June 6, 2013

"Pretzels and free will."

That's the title of a blog post of mine from June 11, 2004. I just feel like reprinting it:
As I was grading bluebooks in the café at Borders today, two little girls sat down at the next table. Each had a glass of water and a package of pretzels.
GIRL A: Tell me a story.

GIRL B (the older child, in an adult tone of voice): When I was a baby, I loved to look at my mobile. And I slept a lot ...
The girls are both daintily dipping their pretzel sticks in their water before taking bites. They seem to be imitating an adult they have seen dipping a cookie in coffee. A woman sits down at their table and says to Girl B, "I told you about good pretzel manners." Girl A then proceeds to dip her pretzel in water and the woman takes Girl A's water and pretzels away, which the girl thinks is unfair. The girl had assumed that she had the advantage over Girl B for a moment and was free to dip until she was directly told not to.
WOMAN: You heard me tell [Girl B] and you made the decision to disobey.
Girl B still has her pretzels and water, which she now consumes, observing pretzel manners. After a few minutes, she says, "I love pretzels." Girl A immediately says, "I do too," and the subject of whether the woman has treated Girl A fairly continues--"You're being mean"--with the woman absolutely sticking to her decision to keep the pretzels and water from the girl who, after all, "made the decision to disobey," or, more accurately, decided to act on the theory that the general rule did not bind her and that a warning would precede any loss of privilege. The little girl is perhaps 5 years old, and the woman is clearly committed to teaching personal responsibility. As they get up to leave the girl puts her finger on a crumb on the table and pops it in her mouth. With the woman almost out of hearing range, she declares her small victory: "I ate the pretzel crumb!"

29 comments:

edutcher said...

The Greeks would then explain how that act of hubris was brought low.

Crunchy Frog said...

When a pitcher throws at a batter's head, the umpire warns both teams that continued poor sportsmanship will result in ejections. The team whose batter was thrown at does not get its own free pass to go headhunting.

Is it fair? No. Does it keep on-field violence to a minimum? Mos def.

Kirk Parker said...

The mom seems like a piece of work. "Pretzel Manners"? GMAFB.

Lem said...

I notice Althouse had no commenters yet...

So... out of respect for her non-commenters non existent community, I'm going to refrain from commenting...

D'oh

t-man said...

And for the next month, like a prisoner in some bizarre Pennsylvania prison, the little girl was forced to live solely on pretzels and water.

Chip Ahoy said...

Mother: I expected you to absorb the lesson by osmosis!

Girl A: Well I'm thick then innit.

Childhood is living under arbitrary dictatorship. I hated it.

Ann Althouse said...

"I notice Althouse had no commenters yet... "

Actually, I didn't have comments turned on then. I'd tried comments for a short time earlier in 2004 and thought the experience was terrible and turned them off. So even though I had a good readership at that time, they were not able to comment.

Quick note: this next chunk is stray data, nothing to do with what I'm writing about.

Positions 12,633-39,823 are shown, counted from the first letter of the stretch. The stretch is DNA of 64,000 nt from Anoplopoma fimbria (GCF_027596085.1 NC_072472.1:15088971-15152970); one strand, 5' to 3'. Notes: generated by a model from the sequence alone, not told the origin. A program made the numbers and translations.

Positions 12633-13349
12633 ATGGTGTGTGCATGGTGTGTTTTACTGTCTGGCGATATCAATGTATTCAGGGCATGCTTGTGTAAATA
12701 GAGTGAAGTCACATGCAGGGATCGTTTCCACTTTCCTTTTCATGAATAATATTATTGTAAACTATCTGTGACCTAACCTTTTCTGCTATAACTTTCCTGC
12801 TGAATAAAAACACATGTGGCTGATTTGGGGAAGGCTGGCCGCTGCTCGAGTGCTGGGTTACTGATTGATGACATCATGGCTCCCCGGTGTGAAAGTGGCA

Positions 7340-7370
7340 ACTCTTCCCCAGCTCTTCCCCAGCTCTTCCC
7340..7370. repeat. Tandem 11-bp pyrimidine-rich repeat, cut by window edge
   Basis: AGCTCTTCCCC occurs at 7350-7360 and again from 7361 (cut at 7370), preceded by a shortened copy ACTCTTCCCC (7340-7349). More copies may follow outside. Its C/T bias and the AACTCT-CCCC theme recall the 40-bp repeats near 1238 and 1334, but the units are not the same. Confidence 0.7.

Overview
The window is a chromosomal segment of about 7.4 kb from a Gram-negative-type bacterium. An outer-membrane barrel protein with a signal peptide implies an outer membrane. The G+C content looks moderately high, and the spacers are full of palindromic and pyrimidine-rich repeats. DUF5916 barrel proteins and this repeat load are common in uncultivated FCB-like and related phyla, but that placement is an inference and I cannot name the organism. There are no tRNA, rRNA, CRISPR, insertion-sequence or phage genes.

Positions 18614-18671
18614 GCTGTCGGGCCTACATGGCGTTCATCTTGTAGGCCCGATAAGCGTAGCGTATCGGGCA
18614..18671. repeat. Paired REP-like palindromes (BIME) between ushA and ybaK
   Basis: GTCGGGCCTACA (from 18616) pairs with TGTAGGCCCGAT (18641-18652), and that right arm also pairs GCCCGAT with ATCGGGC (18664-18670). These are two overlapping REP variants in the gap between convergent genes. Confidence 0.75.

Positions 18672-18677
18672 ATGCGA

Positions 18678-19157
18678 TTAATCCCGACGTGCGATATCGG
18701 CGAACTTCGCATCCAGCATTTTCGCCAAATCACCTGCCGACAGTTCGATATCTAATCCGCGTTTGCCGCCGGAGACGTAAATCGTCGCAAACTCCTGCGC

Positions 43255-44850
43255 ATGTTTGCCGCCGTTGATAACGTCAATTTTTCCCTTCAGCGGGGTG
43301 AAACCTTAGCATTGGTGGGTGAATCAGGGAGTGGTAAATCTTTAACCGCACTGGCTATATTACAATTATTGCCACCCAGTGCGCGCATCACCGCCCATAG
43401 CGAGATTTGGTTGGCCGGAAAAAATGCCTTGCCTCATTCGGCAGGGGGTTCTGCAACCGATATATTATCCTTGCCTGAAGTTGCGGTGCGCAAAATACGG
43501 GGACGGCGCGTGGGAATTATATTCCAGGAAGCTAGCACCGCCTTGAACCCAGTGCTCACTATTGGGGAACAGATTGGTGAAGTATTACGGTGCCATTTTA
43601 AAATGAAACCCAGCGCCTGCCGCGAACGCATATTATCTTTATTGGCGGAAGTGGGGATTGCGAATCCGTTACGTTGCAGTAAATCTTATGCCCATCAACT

Freeman Hunt said...

I'm sure pretzel manners evolved out of adults being disgusted by water glasses filled with floating pretzel detritus.

Joan said...

As a parent who frequently brought my very young children to Border's cafes when they existed, I think that mother is being a bit harsh. But who knows how many times that child pushed the limits earlier in that day? I'm going to refrain from judging either one. It's impossible to tell based on just that interaction.

John Lynch said...

I simply tell my son "No, don't do that."

People have to justify to themselves everything these days. A child doesn't need the explanation.

Ann Althouse said...

I don't have a problem with the mother. She's teaching table manners and she's showing the she doesn't accept evasion of the rules. It's a good lesson.

The little girl undoubtedly learned something and will not be a brat.

The little girl was also completely cute and was building her independence and courage.

Kirk Parker said...

And I stand by my criticism. The mentality that would have overly-specified rules like this, and dignify the process by actually having a title in that mental universe called "good pretzel manners", is sick.

Ruth Anne Adams said...

Freeman:
I love the kiddie avatar!

traditionalguy said...
This comment has been removed by the author.
traditionalguy said...

Your teaching gene must get restless as yhe long summer rolls along.

Your class is assembled and ready now. Teach us more about dogs.

R. Chatt said...

The mother was experienced enough with her children to identify defiance versus forgetfulness when she saw it. It really wasn't about pretzels.

It actually reassures me when I see parents taking responsibility to lovingly guide their children to behave well. That's how children learn or fail to learn manners.

FedkaTheConvict said...